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Reverse Engineering Vectored Exception Handlers: Functionality (2/3)

This post will continue where the first one left off and explain the operations happening on the doubly linked list of exception handlers. To understand anything in this post, you should read the first one.

Finding the Link Relationships

Given the information from part one, there are two structures at work here: _LdrpVectorHandlerList, which is a non-exported named symbol, and _LdrpVectorHandlerEntry, which is the name given to the struct allocated in _RtlpAddVectoredHandler. Each of these structures has two pointers within them that get moved around.

771E3686  cmp         dword ptr [ebp+8],0  
771E368A  je          _RtlpAddVectoredHandler@12+13DF3h (771F7414h)  
    ----> Jump resolved below
    771F7414  mov         eax,dword ptr [edi+4]  
    771F7417  mov         dword ptr [esi],edi  
    771F7419  mov         dword ptr [esi+4],eax  
    771F741C  mov         dword ptr [eax],esi  
    771F741E  mov         dword ptr [edi+4],esi  
    771F7421  jmp         _RtlpAddVectoredHandler@12+7Bh (771E369Ch)  
771E3690  mov         eax,dword ptr [edi]  
771E3692  mov         dword ptr [esi],eax  
771E3694  mov         dword ptr [esi+4],edi  
771E3697  mov         dword ptr [eax+4],esi  
771E369A  mov         dword ptr [edi],esi

The best way to find out what is happening is to dynamically trace adding exception handlers. For example, what goes on in the code when three exception handlers are added in series?vec4Each one will be added to the head of the list, so that if an exception occurs then the call order will be VectoredHandler3 -> VectoredHandler2 -> VectoredHandler1 -> Unhandled exception. For the case of a handler being inserted at the head of the list, the following instructions will be executed:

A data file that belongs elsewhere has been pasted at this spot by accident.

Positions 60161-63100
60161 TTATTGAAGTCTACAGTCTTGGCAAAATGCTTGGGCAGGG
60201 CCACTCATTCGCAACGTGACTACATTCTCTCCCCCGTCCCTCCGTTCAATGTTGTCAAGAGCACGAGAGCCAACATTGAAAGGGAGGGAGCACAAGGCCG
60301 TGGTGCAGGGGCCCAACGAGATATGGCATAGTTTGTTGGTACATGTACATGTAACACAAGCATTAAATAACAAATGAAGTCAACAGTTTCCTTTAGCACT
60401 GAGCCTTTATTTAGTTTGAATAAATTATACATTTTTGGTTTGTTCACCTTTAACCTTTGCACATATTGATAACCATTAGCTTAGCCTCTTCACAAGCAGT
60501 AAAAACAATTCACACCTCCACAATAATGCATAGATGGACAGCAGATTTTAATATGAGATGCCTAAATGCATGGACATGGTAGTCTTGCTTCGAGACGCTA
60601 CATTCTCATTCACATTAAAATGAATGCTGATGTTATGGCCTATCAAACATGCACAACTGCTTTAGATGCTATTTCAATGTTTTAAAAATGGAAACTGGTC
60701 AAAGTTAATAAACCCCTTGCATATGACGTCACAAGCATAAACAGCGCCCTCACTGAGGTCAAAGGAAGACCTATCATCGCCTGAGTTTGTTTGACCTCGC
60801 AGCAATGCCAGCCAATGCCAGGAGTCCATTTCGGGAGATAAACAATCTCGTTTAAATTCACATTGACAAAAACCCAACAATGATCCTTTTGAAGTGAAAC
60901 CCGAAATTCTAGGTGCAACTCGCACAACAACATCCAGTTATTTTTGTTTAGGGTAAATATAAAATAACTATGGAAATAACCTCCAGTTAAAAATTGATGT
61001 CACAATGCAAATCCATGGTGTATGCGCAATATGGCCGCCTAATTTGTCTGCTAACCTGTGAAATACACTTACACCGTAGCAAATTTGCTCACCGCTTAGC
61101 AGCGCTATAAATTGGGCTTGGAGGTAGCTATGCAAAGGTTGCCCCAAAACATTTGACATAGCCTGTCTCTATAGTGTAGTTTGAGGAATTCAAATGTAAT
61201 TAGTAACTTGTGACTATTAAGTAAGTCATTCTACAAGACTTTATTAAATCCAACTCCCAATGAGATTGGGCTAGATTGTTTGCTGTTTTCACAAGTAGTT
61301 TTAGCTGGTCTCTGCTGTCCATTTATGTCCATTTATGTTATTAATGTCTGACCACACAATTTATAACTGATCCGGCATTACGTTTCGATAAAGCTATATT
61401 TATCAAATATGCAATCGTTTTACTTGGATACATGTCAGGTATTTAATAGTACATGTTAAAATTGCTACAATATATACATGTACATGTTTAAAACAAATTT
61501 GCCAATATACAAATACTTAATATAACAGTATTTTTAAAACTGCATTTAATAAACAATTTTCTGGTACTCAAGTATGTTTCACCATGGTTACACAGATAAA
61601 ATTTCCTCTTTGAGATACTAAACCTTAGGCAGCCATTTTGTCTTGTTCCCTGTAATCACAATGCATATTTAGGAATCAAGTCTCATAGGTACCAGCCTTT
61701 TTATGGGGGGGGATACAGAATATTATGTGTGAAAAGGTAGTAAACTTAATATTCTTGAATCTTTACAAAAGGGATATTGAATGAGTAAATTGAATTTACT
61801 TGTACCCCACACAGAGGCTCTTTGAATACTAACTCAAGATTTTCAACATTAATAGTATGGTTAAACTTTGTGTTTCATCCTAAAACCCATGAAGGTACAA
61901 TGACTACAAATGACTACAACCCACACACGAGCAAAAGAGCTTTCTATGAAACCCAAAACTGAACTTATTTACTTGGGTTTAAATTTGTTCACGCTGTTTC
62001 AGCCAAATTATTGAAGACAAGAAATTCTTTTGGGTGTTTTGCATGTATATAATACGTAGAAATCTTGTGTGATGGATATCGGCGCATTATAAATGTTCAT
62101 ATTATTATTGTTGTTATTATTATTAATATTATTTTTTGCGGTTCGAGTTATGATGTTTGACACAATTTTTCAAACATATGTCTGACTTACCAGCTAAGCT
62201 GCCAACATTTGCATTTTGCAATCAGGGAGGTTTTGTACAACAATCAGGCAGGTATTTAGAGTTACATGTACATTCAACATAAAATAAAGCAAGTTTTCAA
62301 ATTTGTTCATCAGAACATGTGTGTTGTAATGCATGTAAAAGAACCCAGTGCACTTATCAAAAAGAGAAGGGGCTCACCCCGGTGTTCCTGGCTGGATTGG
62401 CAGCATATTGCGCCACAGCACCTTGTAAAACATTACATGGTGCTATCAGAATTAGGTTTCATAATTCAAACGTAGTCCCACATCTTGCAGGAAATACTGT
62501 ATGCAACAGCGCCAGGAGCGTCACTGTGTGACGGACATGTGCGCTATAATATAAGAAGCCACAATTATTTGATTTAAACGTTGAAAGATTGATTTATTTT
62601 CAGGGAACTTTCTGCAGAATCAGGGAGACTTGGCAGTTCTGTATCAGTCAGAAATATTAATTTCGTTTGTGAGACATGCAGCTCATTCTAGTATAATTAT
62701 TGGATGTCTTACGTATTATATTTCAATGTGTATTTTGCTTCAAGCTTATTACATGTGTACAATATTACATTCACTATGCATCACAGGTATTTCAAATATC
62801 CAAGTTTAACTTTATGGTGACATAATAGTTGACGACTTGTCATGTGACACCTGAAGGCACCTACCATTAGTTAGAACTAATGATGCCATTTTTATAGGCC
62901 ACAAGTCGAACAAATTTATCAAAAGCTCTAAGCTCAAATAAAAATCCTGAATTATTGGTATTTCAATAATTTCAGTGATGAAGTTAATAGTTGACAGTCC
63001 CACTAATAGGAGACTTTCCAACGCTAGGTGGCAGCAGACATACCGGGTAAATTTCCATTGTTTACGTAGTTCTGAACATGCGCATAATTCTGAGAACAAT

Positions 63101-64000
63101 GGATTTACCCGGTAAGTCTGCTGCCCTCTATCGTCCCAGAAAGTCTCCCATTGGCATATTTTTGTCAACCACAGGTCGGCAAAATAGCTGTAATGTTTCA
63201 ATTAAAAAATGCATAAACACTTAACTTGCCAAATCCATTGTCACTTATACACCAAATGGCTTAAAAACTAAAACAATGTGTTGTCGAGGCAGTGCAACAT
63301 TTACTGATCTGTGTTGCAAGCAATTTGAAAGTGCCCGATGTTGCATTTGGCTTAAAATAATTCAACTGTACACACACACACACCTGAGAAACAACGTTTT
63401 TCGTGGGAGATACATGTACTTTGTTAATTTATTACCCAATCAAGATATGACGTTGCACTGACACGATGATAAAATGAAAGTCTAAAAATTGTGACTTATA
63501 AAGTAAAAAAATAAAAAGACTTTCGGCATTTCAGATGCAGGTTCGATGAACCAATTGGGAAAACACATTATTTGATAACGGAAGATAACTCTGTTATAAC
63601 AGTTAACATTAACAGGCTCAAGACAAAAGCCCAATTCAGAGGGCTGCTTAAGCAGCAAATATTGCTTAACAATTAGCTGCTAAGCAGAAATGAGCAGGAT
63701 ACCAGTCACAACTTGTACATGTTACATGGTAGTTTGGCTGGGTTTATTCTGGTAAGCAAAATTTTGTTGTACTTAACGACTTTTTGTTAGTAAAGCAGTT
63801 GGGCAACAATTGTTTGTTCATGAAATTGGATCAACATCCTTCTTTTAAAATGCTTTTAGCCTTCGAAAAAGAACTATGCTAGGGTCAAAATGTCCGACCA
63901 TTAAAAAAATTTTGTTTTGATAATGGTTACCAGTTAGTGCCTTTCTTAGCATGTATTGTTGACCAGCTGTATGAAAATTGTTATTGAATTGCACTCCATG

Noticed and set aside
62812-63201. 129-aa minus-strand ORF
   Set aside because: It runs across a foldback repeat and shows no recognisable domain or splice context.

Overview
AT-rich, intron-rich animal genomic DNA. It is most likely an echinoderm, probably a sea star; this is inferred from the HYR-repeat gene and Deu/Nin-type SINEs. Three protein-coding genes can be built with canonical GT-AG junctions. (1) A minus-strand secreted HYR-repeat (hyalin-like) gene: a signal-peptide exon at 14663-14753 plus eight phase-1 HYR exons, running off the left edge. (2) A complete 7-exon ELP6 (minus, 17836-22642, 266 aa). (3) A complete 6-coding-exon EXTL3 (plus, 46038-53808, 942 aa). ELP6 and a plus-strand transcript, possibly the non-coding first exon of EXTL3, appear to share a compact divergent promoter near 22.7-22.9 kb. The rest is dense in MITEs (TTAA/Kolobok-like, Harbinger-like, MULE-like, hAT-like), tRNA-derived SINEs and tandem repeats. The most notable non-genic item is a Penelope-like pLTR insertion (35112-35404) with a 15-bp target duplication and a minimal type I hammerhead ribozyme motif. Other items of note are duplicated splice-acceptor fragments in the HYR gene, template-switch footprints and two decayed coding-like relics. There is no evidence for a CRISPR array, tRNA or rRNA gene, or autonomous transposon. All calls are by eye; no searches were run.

771E3690  mov         eax,dword ptr [edi]  
771E3692  mov         dword ptr [esi],eax  
771E3694  mov         dword ptr [esi+4],edi  
771E3697  mov         dword ptr [eax+4],esi  
771E369A  mov         dword ptr [edi],esi

The easiest way to see what is going on is to make a table of the runs. Here let X, Y, Z be the different memory addresses of ESI. Let Base be the base address of _LdrpVectorHandlerList, relative to EAX and EDI. I’ve also reproduced the structures and the mappings of registers to fields below.

typedef struct _LdrpVectorHandlerEntry
{
    _LdrpVectorHandlerEntry *pLink1; +0x0 [ESI]
    _LdrpVectorHandlerEntry *pLink2; +0x4 [ESI+0x4]
    DWORD dwAlwaysOne; +0x8
    PVECTORED_EXCEPTION_HANDLER pVectoredHandler; +0xC
} VECTORED_HANDLER_ENTRY, *PVECTORED_HANDLER_ENTRY;

typedef struct _LdrpVectorHandlerList
{
    SRWLOCK srwLock; +0x0
    VECTORED_HANDLER_ENTRY *pLink1; +0x4 [EDI]
    VECTORED_HANDLER_ENTRY *pLink2; +0x8
} VECTORED_HANDLER_LIST, *PVECTORED_HANDLER_LIST; +0xC

First run

[X] [X+4] [*(Base+4)] [Base]
0x77284728 0x77284728 X X

Second run

[Y] [Y+4] [*(Base+4)] [Base]
X 0x77284728 Y Y

Third run

[Z] [Z+4] [*(Base+4)] [Base]
Y 0x77284728 Z Z

Looking at the results of these three adds, you can begin to see a relationship.

[X] = [ESI] Always holds the address of the previous handler

[X+4] = [ESI+0x4] Always holds the address of the base of the table

[*(Base+4)] = [EAX+0x4] Always holds the address of the new handler

[Base] = [EDI] Always holds the address of the new handler